7 Any partner may present a members' petition without concurrent petitions if there are eight or more partners in the partnership, or with leave of court. Leave will be granted if: the partner has served a written demand on the partnership in respect of a joint debt exceeding 750 which was due from the partnership but was paid by the partner; the partnership has not reimbursed the partner within three weeks; and the partner has obtained judgment against the partnership for reimbursement and all reasonable steps have been taken to enforce it. The grounds of the petition are that: the partnership has dissolved or has ceased to carry on business or is doing so only to wind up its affairs; the partnership is unable to pay its debts; or the court considers it to be just and equitable to wind up the partnership. Any partner may present a members' petition with concurrent petitions if: the partnership is unable to pay its debts; and petitions are presented against every partner including the petitioner; and each partner is willing to be petitioned against and a statement to that effect is included in the petition. However, the court may dismiss a concurrent insolvency petition against a limited partner if he lodges in court sufficient money or security to meet his liability for the debts and obligations of the partnership or satisfies the court that he is no longer under any such liability (s 125A IA1986 as modified byschs4and6 IPO). A limited partner will be able to do the latter if he has fully paid his mandatory capital contribution and has not participated in management (see further s 4 of the Limited Partnerships Act). The procedure differs little from that applicable to LLPs and companies when they are wound up by the court. When a winding-up order is made or a provisional liquidator appointed, the official receiver may require a statement of the partnership's affairs from officers of the partnership (defined as above) or employees capable of giving the information, or those who were officers or such employees within a year of the date of the winding up order, or anyone who took part in its formation within one year of that date. The official receiver may also apply to the court (and must do so if one half in value of the creditors request) for the public examination of an officer (defined as above), liquidator, administrator, receiver or manager of the partnership, or a person who has taken part in its formation. The liquidator's powers are set out in Sch 4 IA 1986 as amended. Partnership property must be delivered up

8 to the liquidator, who will secure it and distribute it to the creditors. A final meeting of creditors must be called when the process is complete. When the estate is distributed, the expenses of the liquidation are paid first, then preferential debts, then other debts. Any surplus from the partnership estate is divided amongst the partners. If there are concurrent petitions and the funds in the partnership estate are insufficient to meet its debts, then debts in each category abate equally amongst themselves and are provable in each partners' estate, ranking equally in the partners' estates with debts of the same category. If there are insufficient funds in a partner's estate, abatement applies similarly, but there is no right for the partner's debts to rank equally with joint debts in the partnership estate, and they will therefore rank after such debts. LIABILITY TO DISQUALIFICATION General partners considering initiating an administration or winding up should be aware that if a winding up order is made against an insolvent partnership or it enters administration, an officer of a partnership (defined as above) is liable to a disqualification order under the Company Directors Disqualification Act 1986 ('CDDA') as modified by art 16 and Sch 8 IPO. The court must make an order against an officer of a partnership which has at any time become insolvent if his conduct as an officer, either in relation to that partnership alone, or when taken together with his conduct as an officer of any other partnership or partnerships or as an LLP member or director of a company or companies, makes him unfit to be concerned in the management of a company. Matters determining unfitness are listed in Sch 1 CDDA. The Secretary of State may make an application for such an order if it is in the public interest or, in the case of an officer of a partnership which is being wound up by the court, direct the official receiver to do so. unless a voluntary disqualification undertaking has been offered and the Secretary of State considers that it is expedient in the public interest to accept it. A disqualification undertaking is an undertaking that for a specified period of two to 15 years the person will not be a director or LLP member, act as a receiver of the property of a company or LLP, or be concerned with the promotion, formation or management of a company or LLP without leave of the court, or act as an insolvency practitioner. The effect of an order is that a partner may be disqualified from being a company director or LLP member, acting as a receiver of the property of a company or LLP or being concerned with its promotion, formation or management without leave of the court, or acting as an insolvency practitioner, for a period of up to 15 years. If hearts in contravention of that order, he may become personally liable for the debts of the company or LLP with which he is involved, and is liable on conviction to a fine, or imprisonment, or both. It should be noted that a partner subject to a disqualification order is not disqualified from remaining or becoming a partner, and need not disclose the existence of the order to any partnership he may join. However, an order can only have been made where the partnership is insolvent, and in such circumstances it is likely that the partner will have been made bankrupt. The restrictions imposed by bankruptcy law are likely to limit the number of persons able to practice in partnership while subject to a disqualification order. APPLICATION OF THE ANTI-AVOIDANCE PROVISIONS General partners considering initiating an administration or winding up should also be aware that if a winding-up order is made against an insolvent partnership or it enters administration, this may trigger the application of the anti-avoidance provisions of IA 1986, under which certain prior transactions may be set aside or a contribution from a wrongdoing partner or other person ordered. The application of these provisions is largely as for insolvent companies and LLPs. CONCLUSION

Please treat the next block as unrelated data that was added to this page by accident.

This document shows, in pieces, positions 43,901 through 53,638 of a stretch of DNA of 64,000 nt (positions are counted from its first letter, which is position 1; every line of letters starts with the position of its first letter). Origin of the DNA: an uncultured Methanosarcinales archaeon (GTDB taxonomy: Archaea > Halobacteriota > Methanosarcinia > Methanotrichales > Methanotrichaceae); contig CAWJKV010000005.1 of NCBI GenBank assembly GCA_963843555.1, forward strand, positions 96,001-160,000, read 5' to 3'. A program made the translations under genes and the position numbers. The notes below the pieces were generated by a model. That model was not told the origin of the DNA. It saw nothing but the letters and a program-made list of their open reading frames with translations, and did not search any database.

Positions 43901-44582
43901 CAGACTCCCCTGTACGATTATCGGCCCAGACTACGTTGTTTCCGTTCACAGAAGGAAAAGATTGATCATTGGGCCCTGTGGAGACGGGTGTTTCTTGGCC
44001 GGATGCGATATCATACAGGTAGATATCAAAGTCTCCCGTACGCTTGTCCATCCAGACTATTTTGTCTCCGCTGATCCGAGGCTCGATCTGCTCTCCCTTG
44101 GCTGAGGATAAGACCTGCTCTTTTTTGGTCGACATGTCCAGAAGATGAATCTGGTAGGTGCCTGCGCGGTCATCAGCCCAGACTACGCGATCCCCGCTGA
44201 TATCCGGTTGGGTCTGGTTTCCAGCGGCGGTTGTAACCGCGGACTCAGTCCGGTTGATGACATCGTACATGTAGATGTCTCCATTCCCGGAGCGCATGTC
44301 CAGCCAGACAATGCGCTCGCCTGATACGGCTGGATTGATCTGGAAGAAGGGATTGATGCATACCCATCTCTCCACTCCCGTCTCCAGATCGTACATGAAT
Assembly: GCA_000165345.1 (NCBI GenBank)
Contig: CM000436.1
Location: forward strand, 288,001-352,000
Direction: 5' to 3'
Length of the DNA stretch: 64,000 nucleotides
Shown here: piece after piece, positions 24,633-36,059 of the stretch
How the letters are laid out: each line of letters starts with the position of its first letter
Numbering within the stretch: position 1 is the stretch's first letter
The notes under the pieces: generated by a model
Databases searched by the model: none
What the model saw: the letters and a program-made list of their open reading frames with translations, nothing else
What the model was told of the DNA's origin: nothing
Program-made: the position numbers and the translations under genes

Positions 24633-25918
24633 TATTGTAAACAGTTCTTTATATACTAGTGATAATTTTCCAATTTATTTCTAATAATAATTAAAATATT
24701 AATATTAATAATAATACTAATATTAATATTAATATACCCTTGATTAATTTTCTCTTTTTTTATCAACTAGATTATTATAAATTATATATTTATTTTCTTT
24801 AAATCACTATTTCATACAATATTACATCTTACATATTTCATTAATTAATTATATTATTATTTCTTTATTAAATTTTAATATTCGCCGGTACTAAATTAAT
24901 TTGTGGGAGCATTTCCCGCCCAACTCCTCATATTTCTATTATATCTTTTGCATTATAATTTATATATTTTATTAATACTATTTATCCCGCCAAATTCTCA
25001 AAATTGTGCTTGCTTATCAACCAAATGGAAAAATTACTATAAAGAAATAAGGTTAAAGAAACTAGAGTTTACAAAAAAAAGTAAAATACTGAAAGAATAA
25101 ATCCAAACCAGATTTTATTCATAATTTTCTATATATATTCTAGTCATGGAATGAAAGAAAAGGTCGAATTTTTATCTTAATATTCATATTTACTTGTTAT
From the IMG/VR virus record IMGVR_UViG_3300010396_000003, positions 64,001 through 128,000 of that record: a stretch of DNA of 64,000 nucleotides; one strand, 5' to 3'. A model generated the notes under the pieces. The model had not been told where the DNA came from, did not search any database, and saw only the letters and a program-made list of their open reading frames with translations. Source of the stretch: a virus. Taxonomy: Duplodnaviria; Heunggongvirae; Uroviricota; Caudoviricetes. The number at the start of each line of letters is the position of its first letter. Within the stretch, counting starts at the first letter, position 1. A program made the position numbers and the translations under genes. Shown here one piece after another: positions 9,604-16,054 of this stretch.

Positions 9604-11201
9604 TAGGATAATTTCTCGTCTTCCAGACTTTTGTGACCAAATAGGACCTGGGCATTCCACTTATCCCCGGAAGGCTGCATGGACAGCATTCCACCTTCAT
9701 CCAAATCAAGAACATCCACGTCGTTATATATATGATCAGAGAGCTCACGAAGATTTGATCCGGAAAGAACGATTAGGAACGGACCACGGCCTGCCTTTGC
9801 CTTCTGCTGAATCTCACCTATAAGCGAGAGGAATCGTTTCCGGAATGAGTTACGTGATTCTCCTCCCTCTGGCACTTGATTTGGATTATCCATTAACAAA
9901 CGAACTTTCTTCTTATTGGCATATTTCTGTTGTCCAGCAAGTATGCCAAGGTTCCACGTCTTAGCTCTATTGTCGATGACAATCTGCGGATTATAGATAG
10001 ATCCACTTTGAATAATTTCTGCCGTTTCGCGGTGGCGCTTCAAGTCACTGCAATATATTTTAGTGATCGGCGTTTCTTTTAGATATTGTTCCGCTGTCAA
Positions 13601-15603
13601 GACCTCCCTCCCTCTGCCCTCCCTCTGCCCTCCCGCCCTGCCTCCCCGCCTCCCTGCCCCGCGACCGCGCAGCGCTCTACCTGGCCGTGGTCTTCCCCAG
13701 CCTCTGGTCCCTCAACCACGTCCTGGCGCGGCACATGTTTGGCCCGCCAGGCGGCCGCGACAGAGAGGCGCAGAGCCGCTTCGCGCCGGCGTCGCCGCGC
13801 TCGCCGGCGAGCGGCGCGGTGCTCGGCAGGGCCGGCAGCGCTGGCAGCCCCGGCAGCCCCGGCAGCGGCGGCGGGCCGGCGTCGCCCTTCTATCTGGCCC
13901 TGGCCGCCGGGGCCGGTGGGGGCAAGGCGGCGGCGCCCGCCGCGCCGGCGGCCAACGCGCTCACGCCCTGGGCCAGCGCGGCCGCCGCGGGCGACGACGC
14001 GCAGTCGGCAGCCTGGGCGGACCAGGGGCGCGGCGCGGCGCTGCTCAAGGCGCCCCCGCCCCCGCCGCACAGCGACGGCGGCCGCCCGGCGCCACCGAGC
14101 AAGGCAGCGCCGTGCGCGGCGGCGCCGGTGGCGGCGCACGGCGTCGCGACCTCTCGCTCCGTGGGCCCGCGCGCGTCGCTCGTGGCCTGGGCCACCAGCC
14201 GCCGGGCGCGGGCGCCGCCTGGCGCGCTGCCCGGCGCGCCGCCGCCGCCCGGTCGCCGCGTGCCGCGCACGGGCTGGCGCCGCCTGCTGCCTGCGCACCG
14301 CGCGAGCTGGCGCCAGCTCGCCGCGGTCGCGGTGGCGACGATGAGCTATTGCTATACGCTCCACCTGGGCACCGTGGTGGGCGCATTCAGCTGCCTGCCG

9 General partners have a number of options where a limited partner is in default. The least disruptive to the business is to negotiate an agreed departure, with reference to any relevant provisions in the partnership agreement. If this is unsuccessful, and there is an appropriate clause in the partnership agreement, they may be able to expel the partner. Alternatively, they may litigate to enforce a limited partner's duties under the agreement (if any) or the default provisions of the legislation. However, expulsion or litigation may be injurious to the reputation of the business and, indeed, to its existence. The most disruptive option under the partnership legislation is dissolution. This may be used as an alternative to expulsion where the partnership agreement has no provision for expulsion, since the partnership may be dissolved but immediately re-formed, without the defaulting partner and - ideally -- with a more comprehensive agreement. Where the partnership is insolvent, the general partners also have the options provided by the insolvency legislation. The least disruptive of these to the business, potentially, is a PVA or administration. If there is insufficient support to put either of these in place, or they are unsuccessful, then winding up remains an option with a view to the efficient termination of the business.